Situating the conceptual knowledge of a science discipline in the context of its use in the solving of problems allows students the opportunity to develop: a highly structured and functional understanding of the conceptual structure of the discipline; general and discipline-specific problem-solving strategies and heuristics; and insight into the nature of science as an intellectual activity. In order realize these potential learning outcomes, the reconstructions of scientific theories used in problem solving must provide a detailed account of (1) realistic scientific problems and their solutions; (2) problem-solving strategies and patterns of reasoning of disciplinary experts; (3) the various ways that theories function for both disciplinary experts and students; and (4) the way theories, as solutions to realistic scientific problems, develop over time. The purpose of this paper, therefore, is to provide further specificity regarding a philosophical reconstruction of the structure of Classical Genetics Theory that can facilitate problem-solving instruction. We analyze syntactic, semantic and problem-based accounts of theory structure with respect to the above criteria and develop a reconstruction that incorporates elements from the latter two. We then describe how that reconstruction can facilitate realistic problem solving on the part of students.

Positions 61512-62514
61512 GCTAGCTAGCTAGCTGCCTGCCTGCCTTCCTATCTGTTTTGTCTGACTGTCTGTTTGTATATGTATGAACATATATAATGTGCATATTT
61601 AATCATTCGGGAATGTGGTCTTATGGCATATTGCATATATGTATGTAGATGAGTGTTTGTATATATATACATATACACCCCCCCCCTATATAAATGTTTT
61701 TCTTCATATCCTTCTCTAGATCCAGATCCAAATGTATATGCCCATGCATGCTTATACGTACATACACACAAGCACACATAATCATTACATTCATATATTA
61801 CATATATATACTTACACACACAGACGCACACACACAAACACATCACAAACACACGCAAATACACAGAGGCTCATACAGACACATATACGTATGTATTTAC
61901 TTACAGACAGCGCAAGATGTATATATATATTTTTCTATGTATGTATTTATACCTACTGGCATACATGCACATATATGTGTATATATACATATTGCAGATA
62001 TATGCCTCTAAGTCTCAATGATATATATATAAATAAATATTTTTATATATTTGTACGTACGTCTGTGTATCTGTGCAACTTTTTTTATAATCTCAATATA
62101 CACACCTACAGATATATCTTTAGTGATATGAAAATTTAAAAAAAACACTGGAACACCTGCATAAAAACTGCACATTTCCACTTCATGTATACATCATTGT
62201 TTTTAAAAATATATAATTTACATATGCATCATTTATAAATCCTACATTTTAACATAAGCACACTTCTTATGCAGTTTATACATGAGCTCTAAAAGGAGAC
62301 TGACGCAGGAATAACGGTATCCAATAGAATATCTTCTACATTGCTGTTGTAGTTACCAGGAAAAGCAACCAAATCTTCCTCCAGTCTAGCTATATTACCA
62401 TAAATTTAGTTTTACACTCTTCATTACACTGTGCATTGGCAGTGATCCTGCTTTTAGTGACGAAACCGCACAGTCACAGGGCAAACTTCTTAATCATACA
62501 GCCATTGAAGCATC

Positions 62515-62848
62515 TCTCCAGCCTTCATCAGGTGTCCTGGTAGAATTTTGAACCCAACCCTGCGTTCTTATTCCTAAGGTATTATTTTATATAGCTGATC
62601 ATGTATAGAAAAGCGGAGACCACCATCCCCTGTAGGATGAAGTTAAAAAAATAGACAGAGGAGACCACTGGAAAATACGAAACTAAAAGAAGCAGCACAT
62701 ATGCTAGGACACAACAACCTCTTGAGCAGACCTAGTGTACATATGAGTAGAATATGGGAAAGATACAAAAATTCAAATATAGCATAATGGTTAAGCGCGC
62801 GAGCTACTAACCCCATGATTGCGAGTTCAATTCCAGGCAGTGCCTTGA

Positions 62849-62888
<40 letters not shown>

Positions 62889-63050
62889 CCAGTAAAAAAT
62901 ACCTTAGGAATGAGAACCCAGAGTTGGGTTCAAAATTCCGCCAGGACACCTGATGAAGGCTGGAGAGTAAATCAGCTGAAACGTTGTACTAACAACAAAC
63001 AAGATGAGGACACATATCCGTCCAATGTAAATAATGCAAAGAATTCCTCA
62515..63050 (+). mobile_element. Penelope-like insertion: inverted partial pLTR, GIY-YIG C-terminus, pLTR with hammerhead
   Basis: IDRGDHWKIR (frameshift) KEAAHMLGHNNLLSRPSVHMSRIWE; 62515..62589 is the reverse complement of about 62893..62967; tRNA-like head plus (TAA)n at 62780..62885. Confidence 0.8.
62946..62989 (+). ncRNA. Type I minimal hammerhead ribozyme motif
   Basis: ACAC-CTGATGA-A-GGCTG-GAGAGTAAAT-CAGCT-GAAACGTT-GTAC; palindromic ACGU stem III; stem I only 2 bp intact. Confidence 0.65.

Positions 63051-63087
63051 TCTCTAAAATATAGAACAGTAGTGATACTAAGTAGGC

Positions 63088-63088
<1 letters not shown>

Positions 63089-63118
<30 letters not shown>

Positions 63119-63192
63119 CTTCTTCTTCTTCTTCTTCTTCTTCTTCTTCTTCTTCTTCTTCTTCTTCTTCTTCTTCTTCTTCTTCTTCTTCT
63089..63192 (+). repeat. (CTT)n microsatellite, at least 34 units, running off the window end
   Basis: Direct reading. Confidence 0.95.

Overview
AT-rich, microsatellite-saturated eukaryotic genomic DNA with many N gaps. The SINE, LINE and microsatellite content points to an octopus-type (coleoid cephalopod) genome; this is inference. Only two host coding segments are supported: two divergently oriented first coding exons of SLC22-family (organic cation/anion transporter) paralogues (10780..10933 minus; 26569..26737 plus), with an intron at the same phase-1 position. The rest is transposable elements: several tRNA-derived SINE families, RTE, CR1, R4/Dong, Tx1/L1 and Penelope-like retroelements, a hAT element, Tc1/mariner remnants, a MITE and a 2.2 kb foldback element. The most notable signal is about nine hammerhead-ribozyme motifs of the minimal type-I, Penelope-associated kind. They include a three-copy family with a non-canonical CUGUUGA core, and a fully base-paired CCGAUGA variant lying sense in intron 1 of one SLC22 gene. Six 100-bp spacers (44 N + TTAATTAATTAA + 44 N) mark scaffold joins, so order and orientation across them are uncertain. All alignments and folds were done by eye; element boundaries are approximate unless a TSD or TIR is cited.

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Hafner, R., Culp, S. Elaborating the structures of a science discipline to improve problem-solving instruction: An account of Classical Genetics' theory structure, function, and development. Sci Educ 5, 331–355 (1996). https://doi.org/10.1007/BF00625606
- Learning Outcome
- Scientific Theory
- Realistic Problem
- Detailed Account
- Theory Structure